There was a brief moment of stillness, and then Lady Rhea... turned and walked slowly away? That. That couldn't actually be what was happening, right? He thought he'd misheard when she'd addressed the professor as "mother," but no, she literally just told the most powerful person in Fódlan to go to her room. And she listened! The actual Archbishop of the Church of Seiros was grounded!
The tomb was filled with the deafening silence of absolutely no one having any idea what to even make of this. Nary a word was spoken until Rhea was out of both sight and earshot, the Black Eagles still as statues. However. someone had to break the silence, and while Sylvain didn't necessarily want to be the one to do it...
...the words just sort of slipped out.
"Are we gonna talk about what the hell just happened, or...?"
"Yes," Hubert followed, sounding as theatrically villainous as ever, "I'm quite curious to know the answer to that question myself."
To his left, his classmates started whispering their own speculations amongst themselves, save Linhardt, who looked close to working it out on his own, and Flayn, who, strangely, was fidgeting about like she knew already. Of course, the professor was quick to silence the chatter with a raise of her hand. "And answers you all deserve," she told them, ever so gently, "though I must first apologize that you had to see me like that."
Her expression softened, but remained just as somber as it had been. "I will not mince words with you, children. The woman you know as Byleth Eisner is, for all meaningful purposes, deceased."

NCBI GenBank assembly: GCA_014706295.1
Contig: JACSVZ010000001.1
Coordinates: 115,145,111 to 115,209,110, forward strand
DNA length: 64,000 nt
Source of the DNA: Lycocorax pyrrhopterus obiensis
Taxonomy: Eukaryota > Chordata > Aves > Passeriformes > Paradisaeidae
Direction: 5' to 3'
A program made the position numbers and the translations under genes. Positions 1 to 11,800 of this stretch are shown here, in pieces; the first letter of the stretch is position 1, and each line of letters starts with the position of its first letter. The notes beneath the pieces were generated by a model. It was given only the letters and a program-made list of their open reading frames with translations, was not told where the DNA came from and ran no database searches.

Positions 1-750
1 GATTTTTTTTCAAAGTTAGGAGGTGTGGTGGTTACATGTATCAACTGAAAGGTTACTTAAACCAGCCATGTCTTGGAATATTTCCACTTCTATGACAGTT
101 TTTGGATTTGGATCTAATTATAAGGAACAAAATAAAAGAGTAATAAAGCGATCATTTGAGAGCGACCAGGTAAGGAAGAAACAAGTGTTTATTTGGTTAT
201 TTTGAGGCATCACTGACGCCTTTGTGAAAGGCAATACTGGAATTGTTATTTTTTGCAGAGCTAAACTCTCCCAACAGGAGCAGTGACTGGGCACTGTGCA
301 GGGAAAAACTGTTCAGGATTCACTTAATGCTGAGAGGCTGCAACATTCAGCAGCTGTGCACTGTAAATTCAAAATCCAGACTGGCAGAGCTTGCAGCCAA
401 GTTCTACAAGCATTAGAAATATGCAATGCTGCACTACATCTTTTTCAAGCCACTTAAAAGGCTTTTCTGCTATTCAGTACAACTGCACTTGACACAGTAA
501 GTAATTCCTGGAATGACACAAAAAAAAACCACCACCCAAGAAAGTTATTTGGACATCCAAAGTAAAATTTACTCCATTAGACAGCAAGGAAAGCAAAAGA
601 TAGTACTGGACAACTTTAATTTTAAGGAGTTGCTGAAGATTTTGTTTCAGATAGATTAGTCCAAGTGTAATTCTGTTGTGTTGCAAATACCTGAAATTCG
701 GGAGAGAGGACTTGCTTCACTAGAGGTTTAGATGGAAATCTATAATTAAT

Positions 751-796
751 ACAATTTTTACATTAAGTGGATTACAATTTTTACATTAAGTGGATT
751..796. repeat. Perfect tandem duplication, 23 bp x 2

"It was not at all my wish for this to have happened, and try as I might, it is beyond even my power to return her to you."
No, seriously, what.
"I... am afraid I am not understanding, professor," Petra interjected, "How can you be dead, but also be telling us this?"
"Seriously, how can you even joke about something like that? After everything that's happened-"
"I can understand why you would be upset, Leonie," Byleth - or whoever she was supposed to be - offered, "I assure you that I am as well. Your professor was... very dear to me. However, I am afraid that her soul no longer occupies this body. It is... she is with Jeralt and Sitri now, if that is of any reassurance to you."
Everyone just stood there, stunned, processing the words of the entity wearing the professor's face, as she walked towards the small crowd of students. "While I fully understand that a lack of transparency played no small part in this tragedy, I would ask you all to keep what has transpired here to yourselves, at least for the time being. The Church is about to undergo a significant change in direction, if I have anything to say about it, and time will be needed to prepare for what must be done. Linhardt, I would ask you to keep an eye on Caspar, as we both know he cannot keep a secret to save his life."
"She's not wrong, you know."
She didn't miss a beat, continuing as she passed by everyone, gesturing them to follow her toward the exit. "That being said, I have no intention to keep anything secret from all of you. I anticipate we will have much to discuss in the coming days, and while I do not intend to replace your professor, I will do my best to watch over you in her stead. She... she cared deeply for all of you, and thus, so shall I."
While everything she said made sense to Sylvain, at least insofar as he knew what the words meant when arranged in the order given to him, there was still a piece of the puzzle missing. A glaring hole, right in the middle of this narrative, that he needed filled.
"So wait...if you aren't the professor, who exactly are you?"
For just a brief moment, she hesitated mid-stride.
"Ah. I have neglected to introduce myself, haven't I?"